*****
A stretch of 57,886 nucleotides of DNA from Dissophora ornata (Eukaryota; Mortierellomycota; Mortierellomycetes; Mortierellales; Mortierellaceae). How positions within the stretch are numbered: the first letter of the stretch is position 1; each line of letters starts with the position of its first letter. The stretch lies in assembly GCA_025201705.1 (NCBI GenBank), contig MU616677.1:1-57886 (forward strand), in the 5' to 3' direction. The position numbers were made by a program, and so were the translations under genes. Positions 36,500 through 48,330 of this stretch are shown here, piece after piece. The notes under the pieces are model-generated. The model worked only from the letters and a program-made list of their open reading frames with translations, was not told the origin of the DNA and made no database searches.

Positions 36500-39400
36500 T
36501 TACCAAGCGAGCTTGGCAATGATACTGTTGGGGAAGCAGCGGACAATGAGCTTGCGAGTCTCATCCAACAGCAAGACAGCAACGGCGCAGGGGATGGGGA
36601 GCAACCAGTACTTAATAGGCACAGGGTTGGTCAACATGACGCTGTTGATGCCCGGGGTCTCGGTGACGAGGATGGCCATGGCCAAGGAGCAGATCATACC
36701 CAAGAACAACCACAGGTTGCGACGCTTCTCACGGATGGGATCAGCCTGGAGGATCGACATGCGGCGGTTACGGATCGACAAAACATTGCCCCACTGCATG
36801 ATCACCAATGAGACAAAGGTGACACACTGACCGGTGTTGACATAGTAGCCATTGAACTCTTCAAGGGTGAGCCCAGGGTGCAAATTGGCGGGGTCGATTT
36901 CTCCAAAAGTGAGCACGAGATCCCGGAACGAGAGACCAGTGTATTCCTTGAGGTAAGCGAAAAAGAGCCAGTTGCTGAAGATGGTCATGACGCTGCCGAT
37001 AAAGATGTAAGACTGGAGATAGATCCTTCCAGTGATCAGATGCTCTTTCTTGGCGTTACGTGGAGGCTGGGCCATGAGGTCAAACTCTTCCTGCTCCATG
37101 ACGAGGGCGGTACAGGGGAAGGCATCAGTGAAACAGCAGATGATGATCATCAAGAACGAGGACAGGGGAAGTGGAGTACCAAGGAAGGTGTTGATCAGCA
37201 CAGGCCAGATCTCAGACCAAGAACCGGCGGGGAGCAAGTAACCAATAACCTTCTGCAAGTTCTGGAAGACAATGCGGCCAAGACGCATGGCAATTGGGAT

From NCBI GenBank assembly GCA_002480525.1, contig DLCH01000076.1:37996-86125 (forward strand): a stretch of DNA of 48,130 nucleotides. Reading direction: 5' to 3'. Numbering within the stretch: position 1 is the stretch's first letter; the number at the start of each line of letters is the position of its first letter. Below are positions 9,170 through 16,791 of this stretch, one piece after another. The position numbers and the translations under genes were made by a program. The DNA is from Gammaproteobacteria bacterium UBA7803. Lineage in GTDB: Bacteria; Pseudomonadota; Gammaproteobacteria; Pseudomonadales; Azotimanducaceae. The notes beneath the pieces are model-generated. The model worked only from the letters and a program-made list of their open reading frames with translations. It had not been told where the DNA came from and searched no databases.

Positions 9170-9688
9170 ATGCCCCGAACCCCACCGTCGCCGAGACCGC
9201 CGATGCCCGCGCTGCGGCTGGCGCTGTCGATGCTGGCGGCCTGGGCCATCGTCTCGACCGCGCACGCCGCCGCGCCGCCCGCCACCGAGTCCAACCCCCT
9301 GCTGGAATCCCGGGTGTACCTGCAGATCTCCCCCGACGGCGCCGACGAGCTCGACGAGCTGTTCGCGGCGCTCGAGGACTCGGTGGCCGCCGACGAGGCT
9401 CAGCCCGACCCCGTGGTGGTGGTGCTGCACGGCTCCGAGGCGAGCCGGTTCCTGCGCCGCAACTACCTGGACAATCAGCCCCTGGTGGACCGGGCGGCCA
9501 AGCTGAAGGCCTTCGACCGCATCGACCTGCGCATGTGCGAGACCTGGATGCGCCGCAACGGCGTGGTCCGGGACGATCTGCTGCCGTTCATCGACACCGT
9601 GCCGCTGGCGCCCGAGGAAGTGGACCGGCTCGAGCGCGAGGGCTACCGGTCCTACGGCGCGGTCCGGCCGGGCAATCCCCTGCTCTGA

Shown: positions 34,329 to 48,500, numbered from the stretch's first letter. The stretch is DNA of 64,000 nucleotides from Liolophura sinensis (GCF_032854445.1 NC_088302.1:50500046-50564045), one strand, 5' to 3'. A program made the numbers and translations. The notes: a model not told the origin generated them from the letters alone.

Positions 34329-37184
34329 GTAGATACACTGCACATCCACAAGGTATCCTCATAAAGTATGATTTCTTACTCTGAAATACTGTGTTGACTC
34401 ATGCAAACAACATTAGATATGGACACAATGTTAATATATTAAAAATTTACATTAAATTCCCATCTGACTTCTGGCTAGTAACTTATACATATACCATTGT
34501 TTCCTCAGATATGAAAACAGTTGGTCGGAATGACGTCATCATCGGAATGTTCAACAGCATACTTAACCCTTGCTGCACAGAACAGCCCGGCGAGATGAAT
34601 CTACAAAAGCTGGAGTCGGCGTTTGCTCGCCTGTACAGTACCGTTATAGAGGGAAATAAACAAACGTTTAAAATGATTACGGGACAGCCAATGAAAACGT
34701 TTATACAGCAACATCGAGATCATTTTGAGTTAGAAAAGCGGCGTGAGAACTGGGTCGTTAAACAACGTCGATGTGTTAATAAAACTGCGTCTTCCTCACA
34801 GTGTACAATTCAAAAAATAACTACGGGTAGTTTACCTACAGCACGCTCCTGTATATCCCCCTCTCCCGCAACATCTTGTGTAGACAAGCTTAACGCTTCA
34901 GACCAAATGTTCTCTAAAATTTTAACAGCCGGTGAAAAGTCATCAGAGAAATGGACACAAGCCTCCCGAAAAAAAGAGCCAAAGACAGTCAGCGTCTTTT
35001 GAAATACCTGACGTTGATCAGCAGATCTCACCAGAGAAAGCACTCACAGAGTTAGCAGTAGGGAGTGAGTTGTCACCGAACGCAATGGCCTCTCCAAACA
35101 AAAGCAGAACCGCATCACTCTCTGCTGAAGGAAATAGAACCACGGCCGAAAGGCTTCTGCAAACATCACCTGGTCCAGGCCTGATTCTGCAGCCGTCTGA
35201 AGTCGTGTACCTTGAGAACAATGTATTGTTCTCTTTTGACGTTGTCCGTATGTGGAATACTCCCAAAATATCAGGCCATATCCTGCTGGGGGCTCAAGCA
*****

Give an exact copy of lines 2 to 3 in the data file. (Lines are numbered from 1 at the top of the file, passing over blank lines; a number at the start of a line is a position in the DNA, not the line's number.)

Positions 36500-39400
36500 T